BMI & Blood Pressure

 
 

What is BMI?

The body mass index (BMI) is a measure that uses your height and weight to work out if your weight is healthy.

The BMI calculation divides an adult's weight in kilograms by their height in metres squared. For example, A BMI of 25 means 25kg/m2.

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BMI ranges

For most adults, an ideal BMI is in the 18.5 to 24.9 range.

For children and young people aged 2 to 18, the BMI calculation takes into account age and gender as well as height and weight.

If your BMI is:

  • below 18.5 – you're in the underweight range
  • between 18.5 and 24.9 – you're in the healthy weight range
  • between 25 and 29.9 – you're in the overweight range
  • between 30 and 39.9 – you're in the obese range

What is Blood Pressure?

When your heart beats, it pumps blood round your body to give it the energy and oxygen it needs. As the blood moves, it pushes against the sides of the blood vessels. The strength of this pushing is your blood pressure. If your blood pressure is too high, it puts extra strain on your arteries (and your heart) and this may lead to heart attacks and strokes.

How you can tell if you have high blood pressure?

Having high blood pressure (hypertension) is not usually something that you feel or notice. It does not tend to produce obvious signs or symptoms. The only way to know what your blood pressure is, is to have it measured.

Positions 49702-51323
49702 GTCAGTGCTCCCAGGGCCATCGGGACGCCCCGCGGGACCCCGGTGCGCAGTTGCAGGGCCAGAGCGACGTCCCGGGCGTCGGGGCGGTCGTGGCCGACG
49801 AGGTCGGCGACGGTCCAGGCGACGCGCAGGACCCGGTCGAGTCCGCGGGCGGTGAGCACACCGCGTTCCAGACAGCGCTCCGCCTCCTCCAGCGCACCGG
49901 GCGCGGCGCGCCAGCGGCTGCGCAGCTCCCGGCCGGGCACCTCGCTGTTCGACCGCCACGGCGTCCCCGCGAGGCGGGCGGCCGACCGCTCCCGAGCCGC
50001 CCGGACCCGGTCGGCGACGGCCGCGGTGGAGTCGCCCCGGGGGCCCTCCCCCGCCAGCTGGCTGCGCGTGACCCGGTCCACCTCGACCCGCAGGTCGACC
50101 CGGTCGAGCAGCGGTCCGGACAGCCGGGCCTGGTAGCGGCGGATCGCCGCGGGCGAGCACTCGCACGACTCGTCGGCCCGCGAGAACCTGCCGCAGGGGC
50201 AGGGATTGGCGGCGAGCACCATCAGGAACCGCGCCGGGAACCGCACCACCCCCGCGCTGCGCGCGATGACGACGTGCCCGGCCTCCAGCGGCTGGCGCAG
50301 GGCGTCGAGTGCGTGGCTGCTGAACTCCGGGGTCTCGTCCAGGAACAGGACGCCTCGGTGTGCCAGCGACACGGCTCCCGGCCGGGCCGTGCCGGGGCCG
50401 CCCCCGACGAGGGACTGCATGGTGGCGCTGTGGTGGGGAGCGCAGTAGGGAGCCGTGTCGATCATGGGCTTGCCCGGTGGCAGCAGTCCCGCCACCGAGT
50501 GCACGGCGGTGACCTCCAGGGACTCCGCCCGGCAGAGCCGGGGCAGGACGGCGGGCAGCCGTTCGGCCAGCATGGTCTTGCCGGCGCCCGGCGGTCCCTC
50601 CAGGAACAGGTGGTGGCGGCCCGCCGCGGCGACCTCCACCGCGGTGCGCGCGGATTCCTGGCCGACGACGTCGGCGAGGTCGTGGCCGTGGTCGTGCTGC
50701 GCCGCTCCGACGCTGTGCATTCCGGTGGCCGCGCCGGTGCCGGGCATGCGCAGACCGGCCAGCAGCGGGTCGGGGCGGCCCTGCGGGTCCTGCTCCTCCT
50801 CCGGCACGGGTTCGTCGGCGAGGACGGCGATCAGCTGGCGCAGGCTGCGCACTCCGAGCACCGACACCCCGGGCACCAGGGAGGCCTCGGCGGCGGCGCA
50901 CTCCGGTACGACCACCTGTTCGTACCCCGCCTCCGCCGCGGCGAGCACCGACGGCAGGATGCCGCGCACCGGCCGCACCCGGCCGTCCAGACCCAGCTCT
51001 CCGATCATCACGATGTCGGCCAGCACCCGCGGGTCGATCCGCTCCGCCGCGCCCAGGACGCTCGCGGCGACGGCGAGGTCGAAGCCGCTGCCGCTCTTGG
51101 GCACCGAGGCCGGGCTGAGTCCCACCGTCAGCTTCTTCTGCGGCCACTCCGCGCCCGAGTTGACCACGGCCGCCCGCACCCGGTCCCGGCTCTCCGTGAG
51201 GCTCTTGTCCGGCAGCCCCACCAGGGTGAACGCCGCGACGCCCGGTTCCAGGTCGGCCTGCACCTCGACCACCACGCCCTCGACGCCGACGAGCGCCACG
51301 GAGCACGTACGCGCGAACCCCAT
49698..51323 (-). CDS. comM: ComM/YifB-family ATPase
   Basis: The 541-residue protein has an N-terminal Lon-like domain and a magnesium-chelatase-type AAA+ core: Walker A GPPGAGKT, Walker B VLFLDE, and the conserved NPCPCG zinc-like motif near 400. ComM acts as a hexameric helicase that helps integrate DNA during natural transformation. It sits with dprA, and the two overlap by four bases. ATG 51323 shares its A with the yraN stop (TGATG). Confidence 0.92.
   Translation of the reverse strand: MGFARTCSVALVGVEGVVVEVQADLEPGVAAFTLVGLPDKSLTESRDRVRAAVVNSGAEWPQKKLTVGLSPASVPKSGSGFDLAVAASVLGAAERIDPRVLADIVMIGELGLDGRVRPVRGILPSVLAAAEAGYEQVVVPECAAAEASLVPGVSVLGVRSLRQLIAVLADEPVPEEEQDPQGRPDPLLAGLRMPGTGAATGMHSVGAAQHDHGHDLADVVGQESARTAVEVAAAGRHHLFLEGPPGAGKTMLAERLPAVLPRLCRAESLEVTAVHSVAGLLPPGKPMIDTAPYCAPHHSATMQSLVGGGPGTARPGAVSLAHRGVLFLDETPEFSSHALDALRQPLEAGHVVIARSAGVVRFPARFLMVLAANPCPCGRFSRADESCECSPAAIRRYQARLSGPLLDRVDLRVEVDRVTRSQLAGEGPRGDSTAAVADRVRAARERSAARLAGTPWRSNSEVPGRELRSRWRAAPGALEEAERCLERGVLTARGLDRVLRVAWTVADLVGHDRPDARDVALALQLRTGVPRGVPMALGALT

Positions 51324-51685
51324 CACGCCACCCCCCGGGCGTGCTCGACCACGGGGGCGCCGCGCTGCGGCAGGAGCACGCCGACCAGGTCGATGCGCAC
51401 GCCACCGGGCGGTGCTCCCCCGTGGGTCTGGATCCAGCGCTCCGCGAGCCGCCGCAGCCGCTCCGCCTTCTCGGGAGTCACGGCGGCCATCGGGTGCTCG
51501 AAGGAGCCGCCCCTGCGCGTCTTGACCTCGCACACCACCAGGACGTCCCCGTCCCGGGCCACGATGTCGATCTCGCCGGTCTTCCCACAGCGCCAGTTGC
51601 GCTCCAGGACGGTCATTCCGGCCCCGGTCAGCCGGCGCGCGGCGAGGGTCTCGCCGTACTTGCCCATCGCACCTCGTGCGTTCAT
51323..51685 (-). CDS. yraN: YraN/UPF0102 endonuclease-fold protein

Blood pressure is measured in ‘millimetres of mercury’ (mmHg) and is written as two numbers. For example, if your reading is 120/80mmHg, your blood pressure is ‘120 over 80’.

What do the numbers mean?

Every blood pressure reading consists of two numbers or levels. They are shown as one number on top of the other.

The first (or top) number is your systolic blood pressure. It is the highest level your blood pressure reaches when your heart beats.

The second (or bottom) number is your diastolic blood pressure. It is the lowest level your blood pressure reaches as your heart relaxes between beats.

  • If BP is above 150 systolic on at least two occasions you should see your doctor.
  • If your blood pressure is above 180 systolic then you should see someone immediately.
  • If your blood pressure is below 90 then you should also seek medical attention.

Blood pressure is a range and so don't worry if it changes, throughout the day your blood pressure changes to suit the environment and stress your body is under.

 
Abby Hubbard